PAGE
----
Gazing into my crystal ball I am getting some idea of what the final healthcare reform product from Congress will be. The devil is in the details, and there are still many to be worked out, but we can see some broad areas where I feel safe making predictions. The areas of coverage, access, costs and quality will be addressed (albeit probably not comprehensively). There are different aspects of each of these areas which overlap, and a change in one area of the healthcare system will have effects throughout the system. Today I will look at coverage and access.
In the area of coverage, we will see a public option plan. Many decry this as a government take over of the healthcare system. But as Paul Krugman said, "Getting the government involved in health care wouldn’t be a radical step: the government is already deeply involved, even in private insurance." The government already covers about 100 million Americans. Medicare dominates the market, stifles competition, and sets arbitrary and unfair pricing standards. Many want a single-payer system. When I met with Senator Merkley yesterday I asked him directly did he support a single-payer system and he said, "Yes I do, but that will never happen this time around." I tend to agree. The momentum is certainly against this option, so a compromise will be the public option plan. Many believe that this is a trojan horse to eventually implement a single-payer system, and for some that is certainly the plan. Rep. Barney Frank admitted that a public option is the best strategy to move towards single-payer because they do not have the votes to pass it now. If it was all or nothing for single-payer right now, there would be no health reform passed. It would kill the deal. We will see a multi-payer universal enrollment system, much like what they have in Switzerland, Japan, the Netherlands, Ireland, and Australia.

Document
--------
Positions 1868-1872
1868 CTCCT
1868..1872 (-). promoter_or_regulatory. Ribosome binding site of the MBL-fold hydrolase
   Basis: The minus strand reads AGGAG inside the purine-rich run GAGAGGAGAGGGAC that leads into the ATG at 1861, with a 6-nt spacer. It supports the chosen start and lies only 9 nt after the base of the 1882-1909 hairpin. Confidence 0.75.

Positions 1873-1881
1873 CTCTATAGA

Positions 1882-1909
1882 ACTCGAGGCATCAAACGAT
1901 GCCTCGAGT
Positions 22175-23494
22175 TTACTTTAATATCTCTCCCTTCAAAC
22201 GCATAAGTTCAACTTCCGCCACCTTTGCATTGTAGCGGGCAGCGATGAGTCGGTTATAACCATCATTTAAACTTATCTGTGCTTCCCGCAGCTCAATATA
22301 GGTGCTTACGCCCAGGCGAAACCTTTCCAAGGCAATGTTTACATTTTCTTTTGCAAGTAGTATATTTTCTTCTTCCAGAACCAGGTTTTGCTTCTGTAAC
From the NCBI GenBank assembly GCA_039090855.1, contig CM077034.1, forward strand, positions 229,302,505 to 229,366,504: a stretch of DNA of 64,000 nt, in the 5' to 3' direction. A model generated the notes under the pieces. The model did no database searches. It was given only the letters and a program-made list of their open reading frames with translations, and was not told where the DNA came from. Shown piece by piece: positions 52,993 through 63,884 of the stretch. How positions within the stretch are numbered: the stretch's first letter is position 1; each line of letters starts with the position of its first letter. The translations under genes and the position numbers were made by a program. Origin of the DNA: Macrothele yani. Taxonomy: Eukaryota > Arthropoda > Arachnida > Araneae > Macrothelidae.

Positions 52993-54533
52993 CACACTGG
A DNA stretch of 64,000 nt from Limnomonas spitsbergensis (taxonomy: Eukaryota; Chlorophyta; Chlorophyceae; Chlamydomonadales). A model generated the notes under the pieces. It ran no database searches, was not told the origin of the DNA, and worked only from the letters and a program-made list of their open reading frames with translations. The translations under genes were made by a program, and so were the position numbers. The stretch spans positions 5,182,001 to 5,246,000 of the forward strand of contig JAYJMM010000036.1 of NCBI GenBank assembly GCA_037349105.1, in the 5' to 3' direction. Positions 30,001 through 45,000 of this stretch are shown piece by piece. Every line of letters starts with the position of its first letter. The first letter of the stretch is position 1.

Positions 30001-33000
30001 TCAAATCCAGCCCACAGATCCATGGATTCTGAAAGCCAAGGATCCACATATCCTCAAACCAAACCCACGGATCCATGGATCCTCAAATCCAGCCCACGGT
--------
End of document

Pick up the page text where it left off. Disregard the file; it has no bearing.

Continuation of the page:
With regards to access, by adding coverage for millions of additional patients we will seriously exacerbate the shortage of primary care physicians (family doctors, general internists, geriatricians and pediatricians). of about 50,000 which we already face. The argument that these folks already get healthcare via the emergency room does not mean that we will have adequate resources for them to find family primary care physicians to care for them. Since it takes eight to 12 years to educate and train a primary care physician we have a steep climb to fill the gap. In the Physicians' Foundation survey of 270,000 primary care physicians, virtually all of those now practicing in the U.S., revealed that 54 percent planned to retire or see fewer patients within the next few years; 60 percent said they would not recommend medicine as a career for their children; and 36 percent said Medicare does provide adequate reimbursement. We are already facing a crisis, and expanding coverage will worsen the doctor shortage.
The health reform package will attempt to address these issues by establishing primary care based medical homes to coordinate and provide comprehensive care; cutting medical school debt for doctors promising to practice in underserved regions of the country; and funding to help expand the number of medical schools, the number of medical students in existing schools and the number of training programs for primary care residencies. This will be an expensive but necessary component of any successful reform efforts.
Later I will take a look at possible reform efforts in the area of cost and quality. One thing I will say is that it is unlikely that we will see any tort reform included. The political process is going into overdrive this summer, and there is going to be extensive lobbying pressure applied. Some of the more controversial elements (threats of a single-payer system, abortion, end of life counseling for seniors) will be removed as compromise takes place to buy votes in congress. Pork filler will be added and the end result will be a bloated, bureaucratic beast that may or may not make healthcare more affordable, accessible and higher quality for everyone.